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Chapter & Verse

Correspondence on not-so-famous lost words

July-August 2013

Lewis Klebanoff seeks a poem, possibly titled “Together,” describing a married couple aging together, in their living room, the husband reading, the wife knitting. “As I recall, they didn’t speak, but the poem dealt with the depth of their communication and relationship.”

Bob Tieger asks whether “more brio than class” has a literary origin, and if so, who said it about what or whom.

“I’m a city boy myself” (May-June). Daniel Rosenberg and David Goldber were the first to identify the conclusion of Saul Bellow’s Humboldt’s Gift.

Send inquiries and answers to “Chapter and Verse,” Harvard Magazine, 7 Ware Street, Cambridge 02138, or via e-mail to chapterandverse@harvardmag.com.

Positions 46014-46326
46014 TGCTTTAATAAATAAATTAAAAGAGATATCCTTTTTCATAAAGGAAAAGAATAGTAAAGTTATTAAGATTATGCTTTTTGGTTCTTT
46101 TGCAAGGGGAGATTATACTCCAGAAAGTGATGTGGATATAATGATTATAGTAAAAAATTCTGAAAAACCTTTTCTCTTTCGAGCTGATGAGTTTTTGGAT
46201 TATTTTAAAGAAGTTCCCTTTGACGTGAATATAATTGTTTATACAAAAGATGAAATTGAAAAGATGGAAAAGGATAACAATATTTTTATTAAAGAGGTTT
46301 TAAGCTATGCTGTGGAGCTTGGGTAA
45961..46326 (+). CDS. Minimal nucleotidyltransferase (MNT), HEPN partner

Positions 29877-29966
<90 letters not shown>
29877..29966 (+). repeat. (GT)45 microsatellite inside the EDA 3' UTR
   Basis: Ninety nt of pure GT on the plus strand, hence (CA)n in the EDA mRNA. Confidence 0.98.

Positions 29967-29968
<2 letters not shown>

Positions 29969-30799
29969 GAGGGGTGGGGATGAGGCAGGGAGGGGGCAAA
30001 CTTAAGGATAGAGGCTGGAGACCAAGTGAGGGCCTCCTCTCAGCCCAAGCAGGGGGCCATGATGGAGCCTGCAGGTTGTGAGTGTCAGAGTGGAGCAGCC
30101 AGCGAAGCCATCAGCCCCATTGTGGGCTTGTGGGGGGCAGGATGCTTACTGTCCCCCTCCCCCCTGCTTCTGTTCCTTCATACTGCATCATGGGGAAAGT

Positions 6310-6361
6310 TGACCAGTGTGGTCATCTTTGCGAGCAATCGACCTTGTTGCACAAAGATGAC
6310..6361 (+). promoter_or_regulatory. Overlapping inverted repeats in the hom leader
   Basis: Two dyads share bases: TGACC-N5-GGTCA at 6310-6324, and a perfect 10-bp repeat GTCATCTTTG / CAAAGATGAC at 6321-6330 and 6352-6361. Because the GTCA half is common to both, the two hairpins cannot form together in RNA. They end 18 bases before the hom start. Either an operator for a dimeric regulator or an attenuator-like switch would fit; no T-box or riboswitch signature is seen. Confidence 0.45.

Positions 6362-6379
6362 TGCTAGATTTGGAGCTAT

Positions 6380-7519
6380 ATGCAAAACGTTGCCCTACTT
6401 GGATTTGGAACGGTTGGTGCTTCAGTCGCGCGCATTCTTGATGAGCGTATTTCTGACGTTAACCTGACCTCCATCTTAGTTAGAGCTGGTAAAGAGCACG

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Prince Shōtoku at Age Two, a thirteenth-century Japanese icon made of wood with inlaid quartz eyes

Image courtesy of the Harvard Art Museums/Arthur M. Sackler Museum, Partial and promised gift of Walter C. Sedgwick in memory of Ellery Sedgwick Sr. and Ellery Sedgwick Jr., 2019.122.

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Image courtesy of the Harvard Art Museums ©President and Fellows of Harvard College.

Japan on Paper, Harvard Art Museums

You Might Also Like:

Click on arrow at right to see full statue and additional images
Prince Shōtoku at Age Two, a thirteenth-century Japanese icon made of wood with inlaid quartz eyes

Image courtesy of the Harvard Art Museums/Arthur M. Sackler Museum, Partial and promised gift of Walter C. Sedgwick in memory of Ellery Sedgwick Sr. and Ellery Sedgwick Jr., 2019.122.

Harvard Art Museums Exhibition on Prince Shōtoku Icon

Woman Running to Escape a Sudden Shower, c. 1765-70, by Suzuki Harunobu
Image courtesy of the Harvard Art Museums ©President and Fellows of Harvard College.

Japan on Paper, Harvard Art Museums